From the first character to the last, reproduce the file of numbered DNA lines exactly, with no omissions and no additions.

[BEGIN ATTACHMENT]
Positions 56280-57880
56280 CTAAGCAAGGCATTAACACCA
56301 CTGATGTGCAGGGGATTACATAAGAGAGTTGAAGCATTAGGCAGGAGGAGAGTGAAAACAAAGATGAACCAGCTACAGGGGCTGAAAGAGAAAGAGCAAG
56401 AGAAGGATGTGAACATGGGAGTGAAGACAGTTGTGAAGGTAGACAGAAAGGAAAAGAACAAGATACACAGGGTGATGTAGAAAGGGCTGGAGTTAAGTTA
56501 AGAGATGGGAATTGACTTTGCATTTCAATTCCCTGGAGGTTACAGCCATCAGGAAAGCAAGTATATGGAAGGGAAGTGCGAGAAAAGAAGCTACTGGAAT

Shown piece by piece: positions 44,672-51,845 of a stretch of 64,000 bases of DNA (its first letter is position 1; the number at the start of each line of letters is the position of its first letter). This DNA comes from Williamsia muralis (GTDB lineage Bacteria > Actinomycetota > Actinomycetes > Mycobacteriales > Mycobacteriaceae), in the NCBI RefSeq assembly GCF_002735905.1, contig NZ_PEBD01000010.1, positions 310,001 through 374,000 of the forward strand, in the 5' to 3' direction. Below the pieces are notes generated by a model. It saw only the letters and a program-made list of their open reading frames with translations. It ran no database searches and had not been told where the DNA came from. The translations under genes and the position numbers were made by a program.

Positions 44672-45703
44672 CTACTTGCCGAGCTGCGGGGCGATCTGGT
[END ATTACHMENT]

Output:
Positions 56280-57880
56280 CTAAGCAAGGCATTAACACCA
56301 CTGATGTGCAGGGGATTACATAAGAGAGTTGAAGCATTAGGCAGGAGGAGAGTGAAAACAAAGATGAACCAGCTACAGGGGCTGAAAGAGAAAGAGCAAG
56401 AGAAGGATGTGAACATGGGAGTGAAGACAGTTGTGAAGGTAGACAGAAAGGAAAAGAACAAGATACACAGGGTGATGTAGAAAGGGCTGGAGTTAAGTTA
56501 AGAGATGGGAATTGACTTTGCATTTCAATTCCCTGGAGGTTACAGCCATCAGGAAAGCAAGTATATGGAAGGGAAGTGCGAGAAAAGAAGCTACTGGAAT

Shown piece by piece: positions 44,672-51,845 of a stretch of 64,000 bases of DNA (its first letter is position 1; the number at the start of each line of letters is the position of its first letter). This DNA comes from Williamsia muralis (GTDB lineage Bacteria > Actinomycetota > Actinomycetes > Mycobacteriales > Mycobacteriaceae), in the NCBI RefSeq assembly GCF_002735905.1, contig NZ_PEBD01000010.1, positions 310,001 through 374,000 of the forward strand, in the 5' to 3' direction. Below the pieces are notes generated by a model. It saw only the letters and a program-made list of their open reading frames with translations. It ran no database searches and had not been told where the DNA came from. The translations under genes and the position numbers were made by a program.

Positions 44672-45703
44672 CTACTTGCCGAGCTGCGGGGCGATCTGGT